What if your quarterly status update with your executive team wasn’t about marketing spend, but marketing results? Ally is a marketing manager for a large manufacturing company. Over the past 18 months, Ally has worked closely with the executive team to develop one master brand for the company, aligning divisions and products, strategies and messages. Gaining executive approval for a budget to support this effort was critical. Ally secured dollars to invest in an internal employee campaign, redesign the website, and develop collateral for distributors.Ally knew that reporting out on marketing spend and progress was important throughout the project, so executives understood she was being a good steward of the extra dollars allotted to her department. Fortunately, Ally was also savvy enough to understand that once all project items were complete, the executive team would need to understand how these dollars impacted the business. Ally realized she needed to focus on the effectiveness of the efforts as they related to their stakeholders: employees, distributors and end users, and find a way to succinctly share this information with executives. Ally worked with business unit leaders to understand specific goals in each area. She then crafted marketing metrics that were relevant to their areas, and were outcomes-focused, not activities-focused. For instance, instead of reporting out on social media, PR and advertising activity, such as number of posts and press releases, she focused on customer sentiment, engagement and preference metrics in areas that aligned with key leaders’ specific goals. Ally’s effort to change the conversation with the executive team around metrics was valued all around. Business unit leaders no longer looked at the marketing department as just another cost center. Ally was delivering better information to inform them about product offerings, and executive team members had richer information to share with the board. Executives saw her as a key leader in developing strategy and business leaders had better information to use to move the business forward. To take the focus off of spend, you need to put the focus on results. Dig deep to understand the key drivers of business for your industry, and develop targeted metrics to measure outcomes. A busy marketing manager is not as important as an effective one. Use numbers to show your worth.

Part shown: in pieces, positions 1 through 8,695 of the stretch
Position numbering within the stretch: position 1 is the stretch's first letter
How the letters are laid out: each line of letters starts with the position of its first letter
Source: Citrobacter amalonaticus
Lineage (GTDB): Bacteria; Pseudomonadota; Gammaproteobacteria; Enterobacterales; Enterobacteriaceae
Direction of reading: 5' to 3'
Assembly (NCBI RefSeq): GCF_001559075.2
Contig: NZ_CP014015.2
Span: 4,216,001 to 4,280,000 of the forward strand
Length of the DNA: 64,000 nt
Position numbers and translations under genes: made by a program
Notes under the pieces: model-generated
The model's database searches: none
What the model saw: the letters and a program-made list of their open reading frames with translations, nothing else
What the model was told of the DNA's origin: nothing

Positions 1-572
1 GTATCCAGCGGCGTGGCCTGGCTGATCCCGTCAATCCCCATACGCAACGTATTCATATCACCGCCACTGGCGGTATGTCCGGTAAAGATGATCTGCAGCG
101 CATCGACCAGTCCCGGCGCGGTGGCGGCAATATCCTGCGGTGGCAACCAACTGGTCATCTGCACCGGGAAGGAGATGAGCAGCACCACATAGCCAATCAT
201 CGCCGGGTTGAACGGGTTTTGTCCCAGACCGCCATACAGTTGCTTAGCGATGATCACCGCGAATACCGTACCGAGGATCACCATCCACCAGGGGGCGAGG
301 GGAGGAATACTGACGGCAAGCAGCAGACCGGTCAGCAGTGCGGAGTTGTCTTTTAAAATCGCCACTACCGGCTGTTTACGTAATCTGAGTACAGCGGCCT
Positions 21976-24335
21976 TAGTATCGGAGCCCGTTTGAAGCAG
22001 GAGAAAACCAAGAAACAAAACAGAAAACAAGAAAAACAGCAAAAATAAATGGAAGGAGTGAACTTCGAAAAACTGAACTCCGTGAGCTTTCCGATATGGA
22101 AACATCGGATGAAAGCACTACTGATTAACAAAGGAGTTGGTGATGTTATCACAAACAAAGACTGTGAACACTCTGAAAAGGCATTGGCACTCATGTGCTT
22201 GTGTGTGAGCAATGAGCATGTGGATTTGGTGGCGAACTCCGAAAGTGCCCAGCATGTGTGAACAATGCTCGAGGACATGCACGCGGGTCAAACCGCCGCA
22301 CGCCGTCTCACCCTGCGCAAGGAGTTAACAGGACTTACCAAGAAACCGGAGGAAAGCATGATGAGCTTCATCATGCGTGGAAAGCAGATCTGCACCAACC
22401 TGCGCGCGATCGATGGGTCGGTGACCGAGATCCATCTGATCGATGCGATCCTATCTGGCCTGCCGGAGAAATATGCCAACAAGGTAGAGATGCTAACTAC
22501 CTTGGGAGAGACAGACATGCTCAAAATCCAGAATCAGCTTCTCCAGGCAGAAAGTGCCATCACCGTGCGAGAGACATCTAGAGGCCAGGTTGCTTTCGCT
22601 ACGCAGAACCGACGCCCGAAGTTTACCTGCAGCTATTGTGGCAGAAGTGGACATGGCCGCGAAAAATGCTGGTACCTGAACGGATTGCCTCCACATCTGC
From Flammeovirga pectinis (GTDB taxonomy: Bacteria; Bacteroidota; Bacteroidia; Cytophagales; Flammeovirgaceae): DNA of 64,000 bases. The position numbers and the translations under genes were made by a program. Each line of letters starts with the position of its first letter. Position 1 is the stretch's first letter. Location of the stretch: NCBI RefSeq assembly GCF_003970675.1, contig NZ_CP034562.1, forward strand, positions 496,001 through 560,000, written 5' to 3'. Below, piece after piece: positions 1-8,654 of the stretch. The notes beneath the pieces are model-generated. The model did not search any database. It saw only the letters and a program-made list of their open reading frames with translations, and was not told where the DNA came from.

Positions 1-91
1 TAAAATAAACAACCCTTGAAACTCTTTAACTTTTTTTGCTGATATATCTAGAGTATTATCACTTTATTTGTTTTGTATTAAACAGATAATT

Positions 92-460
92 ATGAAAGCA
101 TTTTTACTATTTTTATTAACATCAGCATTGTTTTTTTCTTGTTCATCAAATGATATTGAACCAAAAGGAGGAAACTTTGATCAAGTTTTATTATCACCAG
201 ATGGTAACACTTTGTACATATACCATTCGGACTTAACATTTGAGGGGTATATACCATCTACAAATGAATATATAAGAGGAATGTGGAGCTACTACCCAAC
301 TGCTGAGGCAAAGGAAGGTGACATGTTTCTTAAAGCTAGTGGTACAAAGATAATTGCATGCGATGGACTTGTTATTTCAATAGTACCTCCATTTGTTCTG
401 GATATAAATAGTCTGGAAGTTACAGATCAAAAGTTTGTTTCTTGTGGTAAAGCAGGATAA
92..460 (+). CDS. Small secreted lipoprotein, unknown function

Research & Strategy

What If You Focused On Results Instead Of Spend?


September 15, 2013

What if your quarterly status update with your executive team wasn’t about marketing spend, but marketing results?

Ally is a marketing manager for a large manufacturing company. Over the past 18 months, Ally has worked closely with the executive team to develop one master brand for the company, aligning divisions and products, strategies and messages.

Gaining executive approval for a budget to support this effort was critical. Ally secured dollars to invest in an internal employee campaign, redesign the website, and develop collateral for distributors.

Ally knew that reporting out on marketing spend and progress was important throughout the project, so executives understood she was being a good steward of the extra dollars allotted to her department. Fortunately, Ally was also savvy enough to understand that once all project items were complete, the executive team would need to understand how these dollars impacted the business.

Ally realized she needed to focus on the effectiveness of the efforts as they related to their stakeholders: employees, distributors and end users, and find a way to succinctly share this information with executives.

Ally worked with business unit leaders to understand specific goals in each area. She then crafted marketing metrics that were relevant to their areas, and were outcomes-focused, not activities-focused. For instance, instead of reporting out on social media, PR and advertising activity, such as number of posts and press releases, she focused on customer sentiment, engagement and preference metrics in areas that aligned with key leaders’ specific goals.

Ally’s effort to change the conversation with the executive team around metrics was valued all around. Business unit leaders no longer looked at the marketing department as just another cost center. Ally was delivering better information to inform them about product offerings, and executive team members had richer information to share with the board. Executives saw her as a key leader in developing strategy and business leaders had better information to use to move the business forward.

To take the focus off of spend, you need to put the focus on results. Dig deep to understand the key drivers of business for your industry, and develop targeted metrics to measure outcomes. A busy marketing manager is not as important as an effective one. Use numbers to show your worth.